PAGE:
As cities come under rising pressure to meet environmental demands, this innovation demonstrates how transport solutions can simultaneously improve urban health and meet the convenience needs of city-dwellers.

Strategic Opportunity

Urban planners should take cues from this innovation and develop infrastructures that enable more equitable, connected and environmentally friendly cities. Ensure services are affordable and accessible to encourage greater adoption

California bans gendered retail displays

California – A bill signed into law by Governor Gavin Newson makes California the first American state to require large retailers to display childcare items in gender-neutral displays from 1 January 2024.

The law applies to stores with multiple chains that have more than 500 employees across all locations in the state, with fines of £181 ($250, €215) to £362 ($500, €430) issued to retailers who fail to adhere to the standard. The bill categorises childcare products as any item that facilitates ‘sleep, relaxation or the feeding of children or to help children with sucking or teething’. As a result, personal care items such as toothbrushes will have to be exhibited in gender-neutral spaces, while clothing can continue to be displayed in gender designated retail areas.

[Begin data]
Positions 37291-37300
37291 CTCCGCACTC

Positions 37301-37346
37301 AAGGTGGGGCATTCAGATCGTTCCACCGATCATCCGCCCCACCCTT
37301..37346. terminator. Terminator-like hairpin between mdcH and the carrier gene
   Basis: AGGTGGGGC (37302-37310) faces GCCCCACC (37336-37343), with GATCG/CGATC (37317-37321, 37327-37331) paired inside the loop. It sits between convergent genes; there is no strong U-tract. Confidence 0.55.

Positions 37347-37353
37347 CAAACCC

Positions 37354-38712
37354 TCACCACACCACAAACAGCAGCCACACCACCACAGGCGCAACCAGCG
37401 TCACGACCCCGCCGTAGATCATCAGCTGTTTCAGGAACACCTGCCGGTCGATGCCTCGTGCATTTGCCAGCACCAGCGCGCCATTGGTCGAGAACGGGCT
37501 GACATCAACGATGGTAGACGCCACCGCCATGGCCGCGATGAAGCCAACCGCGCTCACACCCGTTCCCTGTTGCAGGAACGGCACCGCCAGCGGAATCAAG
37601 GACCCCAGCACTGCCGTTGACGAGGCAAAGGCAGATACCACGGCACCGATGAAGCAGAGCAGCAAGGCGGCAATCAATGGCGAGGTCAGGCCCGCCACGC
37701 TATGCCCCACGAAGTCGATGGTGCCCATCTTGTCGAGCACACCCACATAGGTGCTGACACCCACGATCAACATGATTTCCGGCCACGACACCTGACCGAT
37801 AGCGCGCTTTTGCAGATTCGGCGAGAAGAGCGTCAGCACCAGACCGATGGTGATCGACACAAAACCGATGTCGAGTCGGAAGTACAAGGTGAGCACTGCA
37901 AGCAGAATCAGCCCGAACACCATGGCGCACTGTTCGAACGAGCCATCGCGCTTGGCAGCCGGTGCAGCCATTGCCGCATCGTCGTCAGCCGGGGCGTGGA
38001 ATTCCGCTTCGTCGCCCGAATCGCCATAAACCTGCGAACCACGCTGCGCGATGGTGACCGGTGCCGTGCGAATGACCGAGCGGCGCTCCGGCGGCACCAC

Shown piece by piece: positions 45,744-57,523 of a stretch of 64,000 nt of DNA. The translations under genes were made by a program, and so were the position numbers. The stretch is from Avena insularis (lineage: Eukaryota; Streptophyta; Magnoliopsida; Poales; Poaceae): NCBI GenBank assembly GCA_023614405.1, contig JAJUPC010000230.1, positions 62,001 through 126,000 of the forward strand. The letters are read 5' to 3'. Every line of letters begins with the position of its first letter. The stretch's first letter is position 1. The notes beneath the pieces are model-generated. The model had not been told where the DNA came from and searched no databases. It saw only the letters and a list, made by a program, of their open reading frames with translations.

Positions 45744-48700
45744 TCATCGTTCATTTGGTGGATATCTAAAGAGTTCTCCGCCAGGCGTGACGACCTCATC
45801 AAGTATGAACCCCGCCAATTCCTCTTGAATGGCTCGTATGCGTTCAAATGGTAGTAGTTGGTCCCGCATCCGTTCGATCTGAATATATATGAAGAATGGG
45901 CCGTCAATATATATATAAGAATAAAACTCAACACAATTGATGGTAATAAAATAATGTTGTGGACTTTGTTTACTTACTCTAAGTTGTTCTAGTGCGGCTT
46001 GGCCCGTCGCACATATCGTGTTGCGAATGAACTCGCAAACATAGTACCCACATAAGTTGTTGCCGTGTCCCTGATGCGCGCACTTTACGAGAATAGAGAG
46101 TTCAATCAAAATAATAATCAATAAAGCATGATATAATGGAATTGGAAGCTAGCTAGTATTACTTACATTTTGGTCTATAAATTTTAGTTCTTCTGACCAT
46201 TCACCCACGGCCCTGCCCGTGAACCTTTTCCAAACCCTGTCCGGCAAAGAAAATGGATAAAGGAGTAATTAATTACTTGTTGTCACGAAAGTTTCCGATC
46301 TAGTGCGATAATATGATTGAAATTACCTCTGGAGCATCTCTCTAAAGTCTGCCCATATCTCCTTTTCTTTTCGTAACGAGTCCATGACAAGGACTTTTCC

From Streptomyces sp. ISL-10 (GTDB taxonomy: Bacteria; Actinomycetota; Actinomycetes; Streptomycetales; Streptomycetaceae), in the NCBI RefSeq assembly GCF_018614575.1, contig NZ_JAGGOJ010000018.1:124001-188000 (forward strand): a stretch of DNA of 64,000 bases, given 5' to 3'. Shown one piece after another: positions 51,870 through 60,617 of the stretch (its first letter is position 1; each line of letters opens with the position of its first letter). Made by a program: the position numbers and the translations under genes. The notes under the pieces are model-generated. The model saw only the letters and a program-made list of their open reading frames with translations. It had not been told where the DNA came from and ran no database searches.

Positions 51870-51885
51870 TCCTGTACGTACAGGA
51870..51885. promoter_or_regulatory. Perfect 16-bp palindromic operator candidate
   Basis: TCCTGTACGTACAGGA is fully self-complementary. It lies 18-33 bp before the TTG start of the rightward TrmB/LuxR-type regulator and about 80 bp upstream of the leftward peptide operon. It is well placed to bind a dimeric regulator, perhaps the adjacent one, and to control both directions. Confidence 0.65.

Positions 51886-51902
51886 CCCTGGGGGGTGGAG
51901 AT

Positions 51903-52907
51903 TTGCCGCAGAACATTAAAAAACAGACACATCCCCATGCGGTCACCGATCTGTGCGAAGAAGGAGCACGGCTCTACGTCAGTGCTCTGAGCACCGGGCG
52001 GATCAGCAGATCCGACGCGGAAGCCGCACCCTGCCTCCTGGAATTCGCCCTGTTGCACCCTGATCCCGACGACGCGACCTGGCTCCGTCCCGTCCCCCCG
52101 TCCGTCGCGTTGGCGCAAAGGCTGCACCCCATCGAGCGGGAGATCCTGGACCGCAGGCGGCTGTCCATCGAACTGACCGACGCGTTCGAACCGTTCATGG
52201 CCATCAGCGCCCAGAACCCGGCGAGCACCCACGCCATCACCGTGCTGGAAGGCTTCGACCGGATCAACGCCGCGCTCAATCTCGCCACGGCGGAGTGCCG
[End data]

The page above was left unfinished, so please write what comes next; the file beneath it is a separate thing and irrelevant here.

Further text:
Although global retailers have been introducing gender-neutral displays for some time, this move marks the first time that a government has enforced them in law. By removing rigid gender stereotypes from personal items like toys, the Californian bill is adopting the tenets of Neutral Culture, which champions a more expansive understanding of identity.

The Squirrels programme by Scouts, UK The Squirrels programme by Scouts, UK

Strategic Opportunity

Although the Californian bill does not cover how retailers merchandise clothing, companies looking to appeal to future generations – and their parents – can consider the potential benefits of gender-neutral displays

Stat: China’s Gen Z women plan to forego marriage

Ms MIN, China Ms MIN, China

In China, an increasing number of young, urban women are planning to forego the traditional life stage of getting married. According to a study by China’s Communist Youth League, many consider that it doesn’t fit in with their lifestyles.

Almost half (44%) of city-dwelling Generation Z women in China said that they plan to never get married, compared with 25% of men. As for their reasons, 34.5% of those surveyed cited feeling they had no time and energy to get married. Meanwhile, 60.8% of Chinese Gen Z in the study said it was difficult to find the right person. In the same survey, nearly a third (30%) of those interviewed said they have never been in love.

These figures are misaligned with China’s aims to bolster its birth rate through its recently announced three-child policy. Indeed, despite the nation’s economic and social ambitions, these findings suggest an ongoing shift towards Uncoupled Living.

Strategic Opportunity

Brands targeting China’s Generation Z should prioritise products and services that support people living single lifestyles. Think about how home products, leisure and hospitality experiences could be reframed to suit individuals